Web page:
Emerging Bosh's Star Points North For Raptors
By John J. Buro
On paper, there should have been no way that the New York Knicks would stay close to the Atlantic Division-leading Toronto Raptors at Madison Square Garden last Sunday.
New York played without Jamal Crawford, David Lee and Quentin Richardson - each of whom is injured- and was further hampered by Eddy Curry's 16 fragmented minutes in which he amassed five points, four fouls, and one rebound. These two tidbits should have been more than enough for Toronto to achieve a road victory.
But, after the Knicks outscored the Raptors 35-13 in the third quarter -eradicating the visitors' slim two-point halftime margin-, the outcome was a mere formality. Once more, Isiah Thomas - toasting his first victory since Cablevision CEO James Dolan granted an early contract extension- had choreographed an unexpected result.
In another locker room, Chris Bosh was not surprised at all by these sudden turn of events. He knows, more than most, what NBA players are capable of when faced with adversity.
"The Knicks," said the 23 year-old All-Star forward, "are one of the most talented teams in the league. They've very deep and, even without three important guys in their offense, they have guys who can score.
Today, it happened to be Channing [Frye, who hit 10 of 15 shots from the floor, and added seven rebounds].
"I know teams are going to let me have my way with them. New York was bringing guys, and we weren't shooting the ball well. We have to keep the ball moving - that was one of the things that got us into first place in our division."
Bosh, who tallied 21 points and seven boards in the loss, has been in the league long enough to shrug off such disappointments. After all, it is an 82-game season. So, while the Raptors had one full game shaved off their Atlantic Division lead, he recognized the big picture.
He had entered the 2003 Draft after just one year at Georgia Tech and two years removed from leading Lincoln High School [Dallas] to the USA Today National Championship with a perfect 40-0 season, including 23 points, 17 rebounds and nine blocks in the finale.
Awards and honors had already filled his mantelpiece. Basketball America named him the High School Player of the Year, and he was Powerade's Texas Player of the Year.
He was a First-Team All-American, according to EA Sports, McDonald's, Parade Magazine and SLAM; a First-Team All-State player, and voted 'Mr. Basketball' by the Texas Association of Basketball Coaches. Bosh was also a star in the classroom as well, evidenced by his membership in the National Honor Society.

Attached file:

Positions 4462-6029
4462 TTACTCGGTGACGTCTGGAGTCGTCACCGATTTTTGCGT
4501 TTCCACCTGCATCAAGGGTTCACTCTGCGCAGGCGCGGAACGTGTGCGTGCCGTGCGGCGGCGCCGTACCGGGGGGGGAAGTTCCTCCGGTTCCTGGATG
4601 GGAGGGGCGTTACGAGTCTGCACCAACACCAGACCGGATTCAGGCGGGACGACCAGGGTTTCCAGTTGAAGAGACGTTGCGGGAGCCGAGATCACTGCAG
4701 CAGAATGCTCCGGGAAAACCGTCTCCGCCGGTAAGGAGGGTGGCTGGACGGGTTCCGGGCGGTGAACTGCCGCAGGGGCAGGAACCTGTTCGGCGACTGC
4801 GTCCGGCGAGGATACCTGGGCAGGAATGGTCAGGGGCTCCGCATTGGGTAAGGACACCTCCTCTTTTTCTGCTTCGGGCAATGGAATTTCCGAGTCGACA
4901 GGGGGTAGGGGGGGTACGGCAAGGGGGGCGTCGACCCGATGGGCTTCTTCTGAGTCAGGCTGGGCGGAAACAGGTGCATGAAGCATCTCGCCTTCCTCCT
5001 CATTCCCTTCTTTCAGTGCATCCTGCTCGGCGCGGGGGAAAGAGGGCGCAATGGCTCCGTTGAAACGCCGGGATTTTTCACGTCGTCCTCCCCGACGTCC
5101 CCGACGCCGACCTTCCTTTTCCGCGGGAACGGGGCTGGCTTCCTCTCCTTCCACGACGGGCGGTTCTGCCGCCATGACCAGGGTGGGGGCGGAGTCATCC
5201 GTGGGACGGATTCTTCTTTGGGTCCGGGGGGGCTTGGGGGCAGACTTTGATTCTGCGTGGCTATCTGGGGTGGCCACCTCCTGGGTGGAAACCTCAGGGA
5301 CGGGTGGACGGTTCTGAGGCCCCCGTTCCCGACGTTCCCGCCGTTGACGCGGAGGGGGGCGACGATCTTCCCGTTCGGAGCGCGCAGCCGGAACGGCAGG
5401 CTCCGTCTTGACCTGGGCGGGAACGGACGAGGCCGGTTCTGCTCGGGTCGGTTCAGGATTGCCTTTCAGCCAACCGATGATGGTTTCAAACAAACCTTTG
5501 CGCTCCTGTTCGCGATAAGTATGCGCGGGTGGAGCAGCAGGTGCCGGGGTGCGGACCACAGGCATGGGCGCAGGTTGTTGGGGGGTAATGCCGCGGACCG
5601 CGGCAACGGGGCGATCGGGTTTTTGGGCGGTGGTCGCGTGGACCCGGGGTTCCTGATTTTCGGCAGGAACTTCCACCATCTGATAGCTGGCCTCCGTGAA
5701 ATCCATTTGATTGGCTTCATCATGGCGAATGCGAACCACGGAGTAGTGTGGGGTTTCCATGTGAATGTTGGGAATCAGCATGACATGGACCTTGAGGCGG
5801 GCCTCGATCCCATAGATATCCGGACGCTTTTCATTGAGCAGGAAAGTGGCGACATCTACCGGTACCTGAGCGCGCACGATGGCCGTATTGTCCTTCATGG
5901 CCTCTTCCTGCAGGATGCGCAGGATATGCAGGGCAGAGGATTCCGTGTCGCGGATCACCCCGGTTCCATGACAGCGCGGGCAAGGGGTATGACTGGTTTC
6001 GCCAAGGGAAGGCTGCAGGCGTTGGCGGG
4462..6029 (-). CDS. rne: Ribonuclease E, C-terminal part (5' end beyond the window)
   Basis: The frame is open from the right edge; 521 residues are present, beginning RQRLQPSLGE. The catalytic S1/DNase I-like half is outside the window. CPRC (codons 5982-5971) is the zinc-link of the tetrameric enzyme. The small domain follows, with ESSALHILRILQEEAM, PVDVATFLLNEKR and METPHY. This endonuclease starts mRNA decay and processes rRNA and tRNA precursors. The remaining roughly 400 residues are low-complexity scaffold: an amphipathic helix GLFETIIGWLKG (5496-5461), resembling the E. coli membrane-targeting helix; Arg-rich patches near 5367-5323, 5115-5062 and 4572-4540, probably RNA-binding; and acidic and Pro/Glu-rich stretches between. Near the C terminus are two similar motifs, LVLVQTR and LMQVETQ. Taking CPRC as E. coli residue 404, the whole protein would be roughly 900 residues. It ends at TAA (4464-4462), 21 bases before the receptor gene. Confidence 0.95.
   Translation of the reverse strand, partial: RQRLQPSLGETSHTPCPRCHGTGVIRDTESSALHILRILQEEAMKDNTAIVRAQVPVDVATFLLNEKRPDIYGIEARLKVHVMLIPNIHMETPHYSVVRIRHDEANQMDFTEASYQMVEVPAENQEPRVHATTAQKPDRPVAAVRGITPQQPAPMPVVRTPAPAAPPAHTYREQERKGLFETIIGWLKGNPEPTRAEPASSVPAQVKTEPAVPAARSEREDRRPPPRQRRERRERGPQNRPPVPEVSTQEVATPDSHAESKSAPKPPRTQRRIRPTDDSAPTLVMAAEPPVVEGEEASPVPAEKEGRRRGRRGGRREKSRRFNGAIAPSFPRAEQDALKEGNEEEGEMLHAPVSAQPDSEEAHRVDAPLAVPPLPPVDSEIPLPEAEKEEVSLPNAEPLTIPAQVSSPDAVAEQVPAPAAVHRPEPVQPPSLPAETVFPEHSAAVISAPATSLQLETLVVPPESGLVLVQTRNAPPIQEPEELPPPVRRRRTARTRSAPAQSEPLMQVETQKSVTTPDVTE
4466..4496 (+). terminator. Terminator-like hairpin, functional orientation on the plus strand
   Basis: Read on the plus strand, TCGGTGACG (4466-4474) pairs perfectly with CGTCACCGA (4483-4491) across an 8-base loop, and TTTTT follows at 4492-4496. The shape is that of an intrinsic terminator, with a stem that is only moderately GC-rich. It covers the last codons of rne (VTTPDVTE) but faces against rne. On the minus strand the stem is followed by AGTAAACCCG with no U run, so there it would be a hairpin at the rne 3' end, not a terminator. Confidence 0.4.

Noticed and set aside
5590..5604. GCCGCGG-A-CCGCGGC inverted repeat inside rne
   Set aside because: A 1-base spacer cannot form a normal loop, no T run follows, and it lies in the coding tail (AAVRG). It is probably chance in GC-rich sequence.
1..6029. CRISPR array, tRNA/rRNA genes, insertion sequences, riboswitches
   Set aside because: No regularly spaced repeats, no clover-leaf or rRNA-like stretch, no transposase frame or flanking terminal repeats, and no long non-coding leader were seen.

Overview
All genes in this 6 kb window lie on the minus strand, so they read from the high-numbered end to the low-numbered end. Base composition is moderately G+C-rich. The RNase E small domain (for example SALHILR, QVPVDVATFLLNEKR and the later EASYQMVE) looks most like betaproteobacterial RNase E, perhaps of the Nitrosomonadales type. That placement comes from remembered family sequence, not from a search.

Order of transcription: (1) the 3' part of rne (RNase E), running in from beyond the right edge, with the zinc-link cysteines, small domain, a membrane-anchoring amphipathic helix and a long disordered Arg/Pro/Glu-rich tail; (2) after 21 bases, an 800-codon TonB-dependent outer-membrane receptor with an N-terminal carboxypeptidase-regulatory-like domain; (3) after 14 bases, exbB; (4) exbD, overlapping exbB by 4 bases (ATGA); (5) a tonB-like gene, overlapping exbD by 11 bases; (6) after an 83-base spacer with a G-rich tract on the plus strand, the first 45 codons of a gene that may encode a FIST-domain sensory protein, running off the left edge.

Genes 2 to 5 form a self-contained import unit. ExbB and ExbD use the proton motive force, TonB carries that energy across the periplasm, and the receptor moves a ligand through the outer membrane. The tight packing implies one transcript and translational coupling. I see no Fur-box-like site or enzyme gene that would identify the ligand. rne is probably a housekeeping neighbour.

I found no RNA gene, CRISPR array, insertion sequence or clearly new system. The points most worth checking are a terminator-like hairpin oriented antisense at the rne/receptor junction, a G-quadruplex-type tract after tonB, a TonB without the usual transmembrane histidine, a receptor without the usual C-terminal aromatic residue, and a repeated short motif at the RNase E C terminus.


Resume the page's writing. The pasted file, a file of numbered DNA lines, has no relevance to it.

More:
So, even if his rise to stardom [from the No.4 slot] hasn't been as meteoric as LeBron James', Carmelo Anthony's or Dwyane Wade's - three of the more celebrated players who re-surfaced on the June evening, Bosh was still a known commodity by those who had done their homework.
The pattern had already developed with each of these four basketball prodigies.
James did not pursue college. Anthony played only as a freshman, leading the Syracuse Orangemen to the NCAA title, before answering David Stern's call to the podium. Wade reached his junior season at Marquette University. Bosh, who at one point, was intending to study graphic design and computer imaging at what is formally known as the Georgia Institute of Technology, was one and done.
There, he led the Yellow Jackets with 15.6 points, 9.0 rebounds and 2.2 blocks in 31 games, and became just the second freshman ever to top the Atlantic Coast Conference in field goal percentage.
Now, in Toronto, the one-time ACC Rookie of the Year is known simply as CB4, as both his initials and jersey number have become even more identifiable than the cult movie of the same name.
As a rookie, the 6'10", 225, Bosh was the de-facto starting center after Antonio Davis was traded to the Chicago Bulls. Though frequently outmuscled, he finished with 11.5 points, 7.4 rebounds, 1.41 blocks in 75 games, and merited a selection to the league's All-Rookie First Team.
In 2004-05, Bosh was anointed as the franchise's building block after Vince Carter was traded to the New Jersey Nets; the Raptors were rewarded with 81 starts and averages of 16.8 points and 8.9 rebounds.
In New Jersey on February 22, Bosh became the third-youngest player in NBA history to record 1,000 career rebounds. Barely a month later, in Philadelphia, he was the fourth-youngest in league history to record 20 points and 20 rebounds in one game.
The following season, Bosh - now a team captain- was chosen to play in the league's All-Star Game. Later on, a thumb injury forced him to sit for 11 games and, when Toronto dropped ten of those, Bosh's importance was duly underscored.
In July 2006, he inked a three-year contract extension, with a player option for a fourth year, totaling $65 million.
During the first half of this season, Bosh averaged 22 points and 11 rebounds, and earned another All-Star berth- his first as a starter. Subsequently, it is no coincidence that the Raptors' progress has paralleled his own.
Compared to last season, Toronto has done much more right. At 36-31, they are 11 games better than their 2005-06 mark. And, if Bosh hadn't missed 12 games [the Raptors were 6-6 while he rested a sore left knee], they may have run away from the rest of the division.
"We'll gonna move on from this game," he said. "There haven't been too many games when we got our head handed to us. We don't want to get too caught up into this [loss]; if we do, it could carry over to our next game, and we don't want that to happen."